Smoke Break Outside a Hip-Hop Nightclub in Australia
Displaced from the throbbing, blustering melody,
we sat outside as you finished your cigarette.
Or perhaps we stood. Or stooped. I don’t remember.
It was dark, except for your spark. I, the moth.
Or perhaps I, the flame. It’s all relative and subjective.
Our vibe, the only objective syncopated groove.
The crisp midnight air contrasted with the
heat generated by our dance-grind inside.
That’s actually a lie, or perhaps a half-truth; I
don’t recall if the outdoor air was cool or not, my
Fahrenheit or your Celsius. Too many or too few
degrees, synching with you put me 180-out.
Time-shifting was never my strength, much
like socializing, or adhering to social norms.
Both loner and lonely, even among family and
shipmates, but alone here with you, I’m content.
Time well-spent sizing each other up, taking measure
within melodic measures in timeless movements.
Our conversation flowed easily and deliberate;
each pause with purpose, each query also an invite.
We rode beats and straddled bars, improvising, learning,
changing tempo on the fly, milking fleeting moments.
A riffing jazz duet, bubbled by kindred hearts, momentarily
forgetting the raw sting of overcrowded loneliness.
I pretended not to be bothered by the smoke as you
pretended not to notice, shooing it from our session.
I casually took the butt from your lips, pressed it to
mine and inhaled your toxins with unforeseen confidence.
My urgent thirst to share your poison shocked us
for a moment. You smirked as I tried to suppress a cough.
“So, do you have someone waiting for you back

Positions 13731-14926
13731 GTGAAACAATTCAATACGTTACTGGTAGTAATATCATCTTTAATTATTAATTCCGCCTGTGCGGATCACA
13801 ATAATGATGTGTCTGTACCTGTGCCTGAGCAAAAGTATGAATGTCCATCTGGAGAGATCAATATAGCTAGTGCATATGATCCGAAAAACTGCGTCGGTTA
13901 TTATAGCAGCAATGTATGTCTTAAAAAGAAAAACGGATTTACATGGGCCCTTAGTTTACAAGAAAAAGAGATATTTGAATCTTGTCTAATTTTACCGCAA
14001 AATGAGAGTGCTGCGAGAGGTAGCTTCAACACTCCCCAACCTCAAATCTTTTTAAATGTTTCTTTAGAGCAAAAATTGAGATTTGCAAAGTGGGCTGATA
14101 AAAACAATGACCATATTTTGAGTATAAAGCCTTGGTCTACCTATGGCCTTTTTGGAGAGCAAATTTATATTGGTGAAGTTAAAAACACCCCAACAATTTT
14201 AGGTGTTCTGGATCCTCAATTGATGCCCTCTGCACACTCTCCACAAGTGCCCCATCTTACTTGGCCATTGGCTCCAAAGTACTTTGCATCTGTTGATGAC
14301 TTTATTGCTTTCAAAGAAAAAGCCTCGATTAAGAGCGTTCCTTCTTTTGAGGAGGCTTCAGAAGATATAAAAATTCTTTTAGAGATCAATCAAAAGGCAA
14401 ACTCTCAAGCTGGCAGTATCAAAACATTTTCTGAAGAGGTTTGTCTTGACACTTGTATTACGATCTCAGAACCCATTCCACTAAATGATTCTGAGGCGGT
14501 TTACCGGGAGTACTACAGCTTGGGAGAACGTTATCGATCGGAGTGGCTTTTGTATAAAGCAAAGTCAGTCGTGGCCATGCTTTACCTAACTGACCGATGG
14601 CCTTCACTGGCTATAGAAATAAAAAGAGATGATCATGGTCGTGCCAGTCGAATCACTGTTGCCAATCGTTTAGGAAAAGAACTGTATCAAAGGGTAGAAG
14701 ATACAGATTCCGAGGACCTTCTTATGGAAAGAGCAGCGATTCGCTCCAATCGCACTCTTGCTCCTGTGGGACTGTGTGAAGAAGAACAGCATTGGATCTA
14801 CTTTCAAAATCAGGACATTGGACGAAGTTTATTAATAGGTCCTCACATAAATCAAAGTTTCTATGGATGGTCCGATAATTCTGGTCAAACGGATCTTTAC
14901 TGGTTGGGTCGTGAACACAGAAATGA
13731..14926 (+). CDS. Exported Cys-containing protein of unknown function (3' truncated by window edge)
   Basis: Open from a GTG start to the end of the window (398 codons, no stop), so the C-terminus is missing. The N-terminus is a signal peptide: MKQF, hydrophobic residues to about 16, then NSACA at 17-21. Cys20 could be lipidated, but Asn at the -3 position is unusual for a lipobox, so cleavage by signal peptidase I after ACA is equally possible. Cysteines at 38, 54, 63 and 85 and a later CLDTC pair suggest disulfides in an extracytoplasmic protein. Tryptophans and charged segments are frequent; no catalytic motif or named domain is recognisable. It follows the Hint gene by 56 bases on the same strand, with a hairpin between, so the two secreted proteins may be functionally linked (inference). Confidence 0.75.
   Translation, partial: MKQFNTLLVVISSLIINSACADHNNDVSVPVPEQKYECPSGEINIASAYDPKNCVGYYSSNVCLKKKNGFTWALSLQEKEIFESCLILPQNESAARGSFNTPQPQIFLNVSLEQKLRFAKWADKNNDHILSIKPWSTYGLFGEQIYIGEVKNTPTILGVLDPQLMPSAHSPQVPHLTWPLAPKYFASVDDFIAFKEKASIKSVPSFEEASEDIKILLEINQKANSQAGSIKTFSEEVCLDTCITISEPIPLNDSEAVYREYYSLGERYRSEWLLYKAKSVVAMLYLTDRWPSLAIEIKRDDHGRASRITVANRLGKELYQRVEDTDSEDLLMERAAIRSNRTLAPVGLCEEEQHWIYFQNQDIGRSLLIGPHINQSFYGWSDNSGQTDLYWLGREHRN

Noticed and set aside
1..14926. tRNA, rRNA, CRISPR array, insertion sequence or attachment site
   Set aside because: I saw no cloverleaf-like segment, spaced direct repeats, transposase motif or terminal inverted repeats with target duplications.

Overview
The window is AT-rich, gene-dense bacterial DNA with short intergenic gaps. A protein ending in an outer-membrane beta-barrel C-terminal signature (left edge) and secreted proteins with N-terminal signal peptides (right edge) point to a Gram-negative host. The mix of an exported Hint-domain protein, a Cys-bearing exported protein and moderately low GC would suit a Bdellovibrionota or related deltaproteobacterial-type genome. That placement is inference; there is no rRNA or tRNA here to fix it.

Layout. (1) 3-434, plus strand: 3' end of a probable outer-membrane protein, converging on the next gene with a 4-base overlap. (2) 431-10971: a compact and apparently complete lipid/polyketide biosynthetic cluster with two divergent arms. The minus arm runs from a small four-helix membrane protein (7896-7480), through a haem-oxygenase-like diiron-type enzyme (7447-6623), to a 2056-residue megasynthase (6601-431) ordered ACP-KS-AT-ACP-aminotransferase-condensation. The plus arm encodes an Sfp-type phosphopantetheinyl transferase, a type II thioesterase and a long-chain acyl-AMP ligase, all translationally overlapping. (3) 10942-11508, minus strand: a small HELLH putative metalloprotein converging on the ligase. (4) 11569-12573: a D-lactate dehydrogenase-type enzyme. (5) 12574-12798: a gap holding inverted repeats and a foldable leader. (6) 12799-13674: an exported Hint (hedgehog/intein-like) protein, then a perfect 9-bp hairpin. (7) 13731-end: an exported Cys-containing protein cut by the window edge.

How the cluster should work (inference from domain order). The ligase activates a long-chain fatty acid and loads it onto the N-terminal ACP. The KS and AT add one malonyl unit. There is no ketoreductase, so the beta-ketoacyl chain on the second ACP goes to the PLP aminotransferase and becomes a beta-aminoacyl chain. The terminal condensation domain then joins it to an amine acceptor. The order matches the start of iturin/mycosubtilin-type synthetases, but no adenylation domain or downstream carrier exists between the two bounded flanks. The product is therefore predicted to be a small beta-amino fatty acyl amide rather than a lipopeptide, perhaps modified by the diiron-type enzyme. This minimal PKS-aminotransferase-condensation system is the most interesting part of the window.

on the other side of the world?” I think you knew.
“I do,” I answered honestly, casually, returning your
cig. You casually discarded it. “That’s nice,”
you offered, unconvincingly. “Are you both happy
together?” you asked, eyes questing for deception.
“We are,” I lied, probably unconvincingly, to
both you and me. You didn’t press. “That’s good.”
I guess we must’ve been stooping, because I now
recall that you stood after that, and I after you.
You smiled warmly and I braced for you popping our
harmonic bubble with a conciliatory parting handshake.
“It’s good to find someone who makes you happy,”
you said, as if that’s a thing no one else knew.
“I just have one more question for you, sailor-boy.”
You squared-up to me, smile slowly fading.
“Oh? And what is that?” I think my tone was
still flirty-neutral, but I half expected you to
chew me out for teasing you or leading you on.
But I was still milking our moment for all I could.
When lonely folks like us find kindred spirits, it is
difficult to not find ourselves trapped in their orbits.
I knew it was socially inappropriate to indulge in
you, but with you I felt free to be me authentically.
I wasn’t teasing; I was connecting. Nothing would
come of this, but it felt real. I hoped you’d felt it too.
“I was just wondering if you would mind if I kissed you,”
you asked, closing the distance. “I hope you
don’t mind.” But you didn’t let me answer.
I think you already knew you didn’t need to.